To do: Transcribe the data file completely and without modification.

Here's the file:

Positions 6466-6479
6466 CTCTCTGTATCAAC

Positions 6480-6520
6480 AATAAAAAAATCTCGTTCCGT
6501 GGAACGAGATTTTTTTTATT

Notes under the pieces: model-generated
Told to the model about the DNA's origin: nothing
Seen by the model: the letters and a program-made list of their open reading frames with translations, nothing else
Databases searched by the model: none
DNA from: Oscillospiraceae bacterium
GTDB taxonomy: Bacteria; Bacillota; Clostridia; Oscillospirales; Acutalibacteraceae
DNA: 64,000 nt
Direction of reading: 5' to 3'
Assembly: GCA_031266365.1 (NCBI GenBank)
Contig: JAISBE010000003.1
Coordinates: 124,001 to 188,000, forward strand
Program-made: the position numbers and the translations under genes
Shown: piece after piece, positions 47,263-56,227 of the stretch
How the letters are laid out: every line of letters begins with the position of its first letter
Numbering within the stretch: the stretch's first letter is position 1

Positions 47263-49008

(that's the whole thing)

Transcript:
Positions 6466-6479
6466 CTCTCTGTATCAAC

Positions 6480-6520
6480 AATAAAAAAATCTCGTTCCGT
6501 GGAACGAGATTTTTTTTATT

Notes under the pieces: model-generated
Told to the model about the DNA's origin: nothing
Seen by the model: the letters and a program-made list of their open reading frames with translations, nothing else
Databases searched by the model: none
DNA from: Oscillospiraceae bacterium
GTDB taxonomy: Bacteria; Bacillota; Clostridia; Oscillospirales; Acutalibacteraceae
DNA: 64,000 nt
Direction of reading: 5' to 3'
Assembly: GCA_031266365.1 (NCBI GenBank)
Contig: JAISBE010000003.1
Coordinates: 124,001 to 188,000, forward strand
Program-made: the position numbers and the translations under genes
Shown: piece after piece, positions 47,263-56,227 of the stretch
How the letters are laid out: every line of letters begins with the position of its first letter
Numbering within the stretch: the stretch's first letter is position 1

Positions 47263-49008